16. Under what conditions is each of these functions with
the codomain you specified onto?
19. Specify a codomain for each of the functions in Exercise
17. Under what conditions is each of the functions with
the codomain you specified onto?
20. Give an example of a function from N to N that is
a) one-to-one but not onto.
b) onto but not one-to-one.
c) both onto and one-to-one (but different from the identity function).
d) neither one-to-one nor onto.
21. Give an explicit formula for a function from the set of
integers to the set of positive integers that is
a) one-to-one, but not onto.
b) onto, but not one-to-one.
c) one-to-one and onto.
d) neither one-to-one nor onto.
22. Determine whether each of these functions is a bijection
from R to R.
a) f (x) = −3x + 4
b) f (x) = −3x2 + 7
c) f (x) = (x + 1)∕(x + 2)
d) f (x) = x5 + 1
23. Determine whether each of these functions is a bijection
from R to R.
a) f (x) = 2x + 1
b) f (x) = x2 + 1
c) f (x) = x3
d) f (x) = (x2 + 1)∕(x2 + 2)
24. Let f : R → R and let f (x) > 0 for all x ∈ R. Show that
f (x) is strictly increasing if and only if the function g(x) =
1∕f (x) is strictly decreasing.
25. Let f : R → R and let f (x) > 0 for all x ∈ R. Show that
f (x) is strictly decreasing if and only if the function g(x) =
1∕f (x) is strictly increasing.
26. a) Prove that a strictly increasing function from R to itself is one-to-one.
b) Give an example of an increasing function from R to
itself that is not one-to-one.
27. a) Prove that a strictly decreasing function from R to itself is one-to-one.
b) Give an example of a decreasing function from R to
itself that is not one-to-one.
28. Show that the function f (x) = e x from the set of real numbers to the set of real numbers is not invertible, but if the
codomain is restricted to the set of positive real numbers,
the resulting function is invertible.
2.3 Functions
29. Show that the function f (x) = |x| from the set of real
numbers to the set of nonnegative real numbers is not invertible, but if the domain is restricted to the set of nonnegative real numbers, the resulting function is invertible.
30. Let S = {−1, 0, 2, 4, 7}. Find f (S) if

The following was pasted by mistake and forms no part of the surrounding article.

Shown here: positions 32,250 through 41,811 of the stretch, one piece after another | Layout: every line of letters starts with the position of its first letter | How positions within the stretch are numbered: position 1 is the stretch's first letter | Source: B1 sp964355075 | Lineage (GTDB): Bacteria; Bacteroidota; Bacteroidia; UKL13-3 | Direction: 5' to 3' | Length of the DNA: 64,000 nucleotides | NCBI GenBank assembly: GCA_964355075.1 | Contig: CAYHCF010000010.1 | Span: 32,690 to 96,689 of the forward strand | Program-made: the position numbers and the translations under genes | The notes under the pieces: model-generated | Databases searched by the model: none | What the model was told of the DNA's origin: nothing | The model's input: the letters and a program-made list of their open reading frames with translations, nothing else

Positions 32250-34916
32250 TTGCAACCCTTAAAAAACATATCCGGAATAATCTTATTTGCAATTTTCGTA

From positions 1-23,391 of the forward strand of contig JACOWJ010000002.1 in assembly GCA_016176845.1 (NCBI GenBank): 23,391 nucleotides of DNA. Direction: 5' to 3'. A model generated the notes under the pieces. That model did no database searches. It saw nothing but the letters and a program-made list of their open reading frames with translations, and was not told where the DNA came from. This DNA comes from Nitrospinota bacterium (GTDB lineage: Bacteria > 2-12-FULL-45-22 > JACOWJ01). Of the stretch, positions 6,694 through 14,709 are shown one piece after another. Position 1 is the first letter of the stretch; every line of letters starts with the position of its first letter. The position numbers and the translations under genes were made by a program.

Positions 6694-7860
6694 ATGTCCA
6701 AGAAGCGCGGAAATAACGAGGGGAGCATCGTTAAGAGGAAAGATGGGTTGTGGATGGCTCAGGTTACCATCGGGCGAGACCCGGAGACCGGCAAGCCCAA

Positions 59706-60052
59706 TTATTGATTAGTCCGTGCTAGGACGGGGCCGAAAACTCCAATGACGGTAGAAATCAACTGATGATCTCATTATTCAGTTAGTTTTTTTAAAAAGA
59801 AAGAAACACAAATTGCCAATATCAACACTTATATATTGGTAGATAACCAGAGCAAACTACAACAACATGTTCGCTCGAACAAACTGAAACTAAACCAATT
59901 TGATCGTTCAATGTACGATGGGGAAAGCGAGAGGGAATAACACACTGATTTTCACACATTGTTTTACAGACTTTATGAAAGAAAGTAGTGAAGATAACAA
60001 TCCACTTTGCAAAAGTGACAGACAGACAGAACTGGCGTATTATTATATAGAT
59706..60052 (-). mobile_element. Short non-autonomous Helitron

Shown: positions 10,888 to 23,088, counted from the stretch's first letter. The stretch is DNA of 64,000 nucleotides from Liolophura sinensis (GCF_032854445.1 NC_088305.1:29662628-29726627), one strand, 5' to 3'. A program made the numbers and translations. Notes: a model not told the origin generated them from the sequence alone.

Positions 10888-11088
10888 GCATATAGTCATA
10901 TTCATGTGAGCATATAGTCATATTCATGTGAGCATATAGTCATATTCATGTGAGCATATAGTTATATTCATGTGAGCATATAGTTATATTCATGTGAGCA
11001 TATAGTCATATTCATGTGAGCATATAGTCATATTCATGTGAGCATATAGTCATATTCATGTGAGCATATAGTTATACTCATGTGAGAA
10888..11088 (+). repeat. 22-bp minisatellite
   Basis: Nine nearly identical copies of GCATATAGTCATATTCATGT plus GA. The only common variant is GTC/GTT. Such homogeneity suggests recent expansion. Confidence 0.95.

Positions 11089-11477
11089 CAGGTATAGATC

a) f (x) = 1.
b) f (x) = 2x + 1.
c) f (x) = ⌈x ∕5⌉.
d) f (x) =⌊(x2 + 1)∕3⌋.
31. Let f (x) = ⌊x2 ∕3⌋. Find f (S) if
a) S = {−2, −1, 0, 1, 2, 3}.
b) S = {0, 1, 2, 3, 4, 5}.
c) S = {1, 5, 7, 11}.
d) S = {2, 6, 10, 14}.
32. Let f (x) = 2x where the domain is the set of real numbers.
What is
a) f (Z)?
b) f (N)?
c) f (R)?
33. Suppose that g is a function from A to B and f is a function from B to C.
a) Show that if both f and g are one-to-one functions,
then f ◦g is also one-to-one.
b) Show that if both f and g are onto functions, then f ◦g
is also onto.
34. Suppose that g is a function from A to B and f is a function from B to C. Prove each of these statements.
a) If f ◦g is onto, then f must also be onto.
b) If f ◦g is one-to-one, then g must also be one-to-one.
c) If f ◦g is a bijection, then g is onto if and only if f is
one-to-one.
35. Find an example of functions f and g such that f ◦g is a
bijection, but g is not onto and f is not one-to-one.
∗ 36. If f and f ◦g are one-to-one, does it follow that g is oneto-one? Justify your answer.
∗ 37. If f and f ◦g are onto, does it follow that g is onto? Justify
your answer.
38. Find f ◦g and g◦f , where f (x) = x2 + 1 and g(x) = x + 2,
are functions from R to R.
39. Find f + g and fg for the functions f and g given in Exercise 36.
40. Let f (x) = ax + b and g(x) = cx + d, where a, b, c, and d
are constants. Determine necessary and sufficient conditions on the constants a, b, c, and d so that f ◦g = g◦f .
41. Show that the function f (x) = ax + b from R to R, where
a and b are constants with a ≠ 0 is invertible, and find the
inverse of f .
42. Let f be a function from the set A to the set B. Let S and
T be subsets of A. Show that
a) f (S ∪ T) = f (S) ∪ f (T).
b) f (S ∩ T) ⊆ f (S) ∩ f (T).
43. a) Give an example to show that the inclusion in part (b)
in Exercise 42 may be proper.
163
b) Show that if f is one-to-one, the inclusion in part (b)